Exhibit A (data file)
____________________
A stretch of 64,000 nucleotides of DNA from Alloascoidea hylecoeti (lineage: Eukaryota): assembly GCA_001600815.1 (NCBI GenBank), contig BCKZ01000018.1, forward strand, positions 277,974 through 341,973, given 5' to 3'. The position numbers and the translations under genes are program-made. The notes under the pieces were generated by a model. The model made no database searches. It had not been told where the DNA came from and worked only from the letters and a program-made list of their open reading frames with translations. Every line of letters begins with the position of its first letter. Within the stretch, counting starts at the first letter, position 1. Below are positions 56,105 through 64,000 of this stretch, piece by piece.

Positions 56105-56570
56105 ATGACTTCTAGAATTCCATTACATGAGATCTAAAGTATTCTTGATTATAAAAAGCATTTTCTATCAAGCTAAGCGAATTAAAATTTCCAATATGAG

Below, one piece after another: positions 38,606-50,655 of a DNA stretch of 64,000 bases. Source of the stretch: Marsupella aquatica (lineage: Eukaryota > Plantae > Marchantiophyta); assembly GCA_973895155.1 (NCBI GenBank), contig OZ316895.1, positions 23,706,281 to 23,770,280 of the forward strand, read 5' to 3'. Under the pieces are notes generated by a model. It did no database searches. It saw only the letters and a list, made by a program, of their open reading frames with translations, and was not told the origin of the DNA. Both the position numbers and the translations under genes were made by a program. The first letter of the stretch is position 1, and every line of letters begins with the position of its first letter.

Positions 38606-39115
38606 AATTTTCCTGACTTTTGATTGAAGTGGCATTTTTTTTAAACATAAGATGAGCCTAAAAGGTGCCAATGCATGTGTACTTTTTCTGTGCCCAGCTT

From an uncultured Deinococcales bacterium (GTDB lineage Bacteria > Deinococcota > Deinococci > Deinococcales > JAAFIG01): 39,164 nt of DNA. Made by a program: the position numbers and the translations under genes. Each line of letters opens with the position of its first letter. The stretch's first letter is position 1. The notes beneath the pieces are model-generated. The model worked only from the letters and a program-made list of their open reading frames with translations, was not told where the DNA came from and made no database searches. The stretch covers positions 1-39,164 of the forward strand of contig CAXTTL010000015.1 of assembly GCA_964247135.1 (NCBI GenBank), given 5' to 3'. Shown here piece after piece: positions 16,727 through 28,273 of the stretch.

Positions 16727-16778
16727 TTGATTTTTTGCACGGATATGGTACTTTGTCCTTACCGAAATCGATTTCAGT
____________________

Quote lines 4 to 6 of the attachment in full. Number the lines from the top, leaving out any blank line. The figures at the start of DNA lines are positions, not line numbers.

Below, one piece after another: positions 38,606-50,655 of a DNA stretch of 64,000 bases. Source of the stretch: Marsupella aquatica (lineage: Eukaryota > Plantae > Marchantiophyta); assembly GCA_973895155.1 (NCBI GenBank), contig OZ316895.1, positions 23,706,281 to 23,770,280 of the forward strand, read 5' to 3'. Under the pieces are notes generated by a model. It did no database searches. It saw only the letters and a list, made by a program, of their open reading frames with translations, and was not told the origin of the DNA. Both the position numbers and the translations under genes were made by a program. The first letter of the stretch is position 1, and every line of letters begins with the position of its first letter.

Positions 38606-39115
38606 AATTTTCCTGACTTTTGATTGAAGTGGCATTTTTTTTAAACATAAGATGAGCCTAAAAGGTGCCAATGCATGTGTACTTTTTCTGTGCCCAGCTT